A. Status post right posterior/inferior cerbellar artery embolism with distal right vertebral right artery dissection at the skull base in C-1
B. Status post being coiled with a 6 mm x 20 mm Azure coil (x2), (status post coil embolisation of right vertebral artery)
C. Diffuse cerebral edema (weight 1600 gm)
D. Status post chiropractic manipulation of neck

A dissection is a tear in the artery. This tear can then result in the formation of a blood clot which can block flow through the artery or dislodge and plug a more distal artery, either way causing a stroke. In this case Jeremy had a stroke in the cerebellum, which is in the back of the brain just above the brainstem. The stroke also bled. This is a very dangerous situation, as swelling can damage the brainstem, and in Jeremy’s case also blocked the flow of cerebrospinal fluid out of the brain, leading to a further increase in pressure. This situation is often, and in this case was, fatal.

This is not an isolated case. There are other reports of patients having strokes right in their chiropractor’s office. There are now also several studies showing an association between chiropractic neck manipulation and vertebral dissection. The evidence is sufficiently concerning that the American Heart Association and the American Stroke Association recently came out with a statement which concluded:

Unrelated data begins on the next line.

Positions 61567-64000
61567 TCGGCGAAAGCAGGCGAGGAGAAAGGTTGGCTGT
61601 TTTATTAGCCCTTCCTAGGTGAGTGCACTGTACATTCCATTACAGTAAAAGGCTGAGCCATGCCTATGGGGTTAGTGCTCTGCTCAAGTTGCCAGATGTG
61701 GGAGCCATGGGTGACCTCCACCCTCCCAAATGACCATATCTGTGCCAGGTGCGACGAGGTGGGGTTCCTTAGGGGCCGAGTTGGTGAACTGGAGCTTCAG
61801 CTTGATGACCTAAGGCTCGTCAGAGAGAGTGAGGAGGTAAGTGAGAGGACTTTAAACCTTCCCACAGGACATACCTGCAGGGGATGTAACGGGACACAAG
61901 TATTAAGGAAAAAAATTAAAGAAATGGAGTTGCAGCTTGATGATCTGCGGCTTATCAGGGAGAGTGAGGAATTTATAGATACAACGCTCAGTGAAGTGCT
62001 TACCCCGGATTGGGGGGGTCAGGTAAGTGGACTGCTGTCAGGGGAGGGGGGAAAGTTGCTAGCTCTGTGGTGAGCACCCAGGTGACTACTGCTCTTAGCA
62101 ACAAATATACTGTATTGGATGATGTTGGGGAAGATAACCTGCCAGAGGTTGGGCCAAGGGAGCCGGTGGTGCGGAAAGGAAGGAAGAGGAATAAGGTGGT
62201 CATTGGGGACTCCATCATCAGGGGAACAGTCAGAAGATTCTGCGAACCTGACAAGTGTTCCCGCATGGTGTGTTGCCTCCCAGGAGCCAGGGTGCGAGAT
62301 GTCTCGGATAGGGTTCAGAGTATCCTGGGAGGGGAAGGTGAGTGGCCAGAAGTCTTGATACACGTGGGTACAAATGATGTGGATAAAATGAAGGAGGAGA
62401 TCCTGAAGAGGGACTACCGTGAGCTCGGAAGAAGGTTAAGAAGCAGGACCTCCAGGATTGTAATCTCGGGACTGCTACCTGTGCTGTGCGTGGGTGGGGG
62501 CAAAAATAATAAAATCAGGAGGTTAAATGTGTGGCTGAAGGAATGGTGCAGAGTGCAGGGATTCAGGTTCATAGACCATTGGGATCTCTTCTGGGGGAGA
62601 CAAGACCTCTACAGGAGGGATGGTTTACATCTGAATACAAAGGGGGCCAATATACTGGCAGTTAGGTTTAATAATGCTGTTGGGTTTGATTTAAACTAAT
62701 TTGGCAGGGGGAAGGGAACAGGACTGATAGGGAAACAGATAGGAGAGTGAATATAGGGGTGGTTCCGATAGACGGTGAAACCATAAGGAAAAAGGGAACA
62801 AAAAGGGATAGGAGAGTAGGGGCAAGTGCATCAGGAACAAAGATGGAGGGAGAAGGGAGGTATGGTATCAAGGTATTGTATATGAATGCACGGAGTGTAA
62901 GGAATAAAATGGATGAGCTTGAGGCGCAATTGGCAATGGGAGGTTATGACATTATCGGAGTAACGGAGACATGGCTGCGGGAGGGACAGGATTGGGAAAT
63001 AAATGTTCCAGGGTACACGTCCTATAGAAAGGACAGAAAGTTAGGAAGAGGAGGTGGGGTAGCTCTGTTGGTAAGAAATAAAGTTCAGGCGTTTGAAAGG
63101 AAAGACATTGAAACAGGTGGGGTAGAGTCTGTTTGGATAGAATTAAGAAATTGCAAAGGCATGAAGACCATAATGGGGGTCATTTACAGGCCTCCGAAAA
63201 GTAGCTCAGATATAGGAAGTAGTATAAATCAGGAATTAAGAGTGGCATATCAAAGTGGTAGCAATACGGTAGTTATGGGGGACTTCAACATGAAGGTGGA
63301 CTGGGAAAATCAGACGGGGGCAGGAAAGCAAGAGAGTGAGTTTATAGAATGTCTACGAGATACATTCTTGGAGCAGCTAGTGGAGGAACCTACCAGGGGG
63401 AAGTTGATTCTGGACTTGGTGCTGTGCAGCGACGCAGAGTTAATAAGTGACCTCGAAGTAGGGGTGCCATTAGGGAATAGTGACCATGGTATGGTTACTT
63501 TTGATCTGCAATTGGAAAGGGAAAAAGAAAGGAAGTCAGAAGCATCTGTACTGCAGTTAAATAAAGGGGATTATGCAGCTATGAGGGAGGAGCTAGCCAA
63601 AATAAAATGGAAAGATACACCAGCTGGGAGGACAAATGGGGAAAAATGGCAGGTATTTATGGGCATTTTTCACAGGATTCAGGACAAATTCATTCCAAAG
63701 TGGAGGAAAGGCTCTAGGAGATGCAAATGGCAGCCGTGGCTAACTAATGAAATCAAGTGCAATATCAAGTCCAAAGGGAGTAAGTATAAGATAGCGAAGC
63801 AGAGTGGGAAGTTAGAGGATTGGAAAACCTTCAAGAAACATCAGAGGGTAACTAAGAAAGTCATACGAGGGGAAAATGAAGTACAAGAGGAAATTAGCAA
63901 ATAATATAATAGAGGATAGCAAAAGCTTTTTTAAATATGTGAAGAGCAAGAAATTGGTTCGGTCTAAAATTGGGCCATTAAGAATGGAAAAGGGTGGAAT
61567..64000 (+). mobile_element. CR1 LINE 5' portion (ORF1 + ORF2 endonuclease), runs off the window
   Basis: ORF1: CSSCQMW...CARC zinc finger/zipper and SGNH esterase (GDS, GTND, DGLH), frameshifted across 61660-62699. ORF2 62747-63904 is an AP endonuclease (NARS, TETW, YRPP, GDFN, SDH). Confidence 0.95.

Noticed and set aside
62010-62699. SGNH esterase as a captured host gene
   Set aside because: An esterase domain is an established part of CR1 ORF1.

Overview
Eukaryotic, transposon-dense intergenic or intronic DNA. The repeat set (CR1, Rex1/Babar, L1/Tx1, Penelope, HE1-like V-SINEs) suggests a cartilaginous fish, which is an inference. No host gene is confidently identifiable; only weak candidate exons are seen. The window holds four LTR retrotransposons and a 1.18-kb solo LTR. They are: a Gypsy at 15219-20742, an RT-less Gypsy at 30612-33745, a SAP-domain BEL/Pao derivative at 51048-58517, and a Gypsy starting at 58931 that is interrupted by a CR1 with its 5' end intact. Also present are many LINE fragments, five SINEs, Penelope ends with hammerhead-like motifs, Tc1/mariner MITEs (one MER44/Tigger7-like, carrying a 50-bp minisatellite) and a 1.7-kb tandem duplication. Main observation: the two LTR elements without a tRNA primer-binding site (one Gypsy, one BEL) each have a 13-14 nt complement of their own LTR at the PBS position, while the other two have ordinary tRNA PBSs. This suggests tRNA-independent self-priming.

Clinical reports suggest that mechanical forces play a role in a considerable number of CDs [cervical dissection], and population controlled studies have found an association of unclear etiology between CMT [cervical manipulative therapy] and VAD [vertebral artery dissection] stroke in young patients. Although the incidence of CD in CMT patients is probably low, and causality difficult to prove, practitioners should both strongly consider the possibility of CD and inform patients of the statistical association between CD and CMT, prior to performing manipulation of the cervical spine.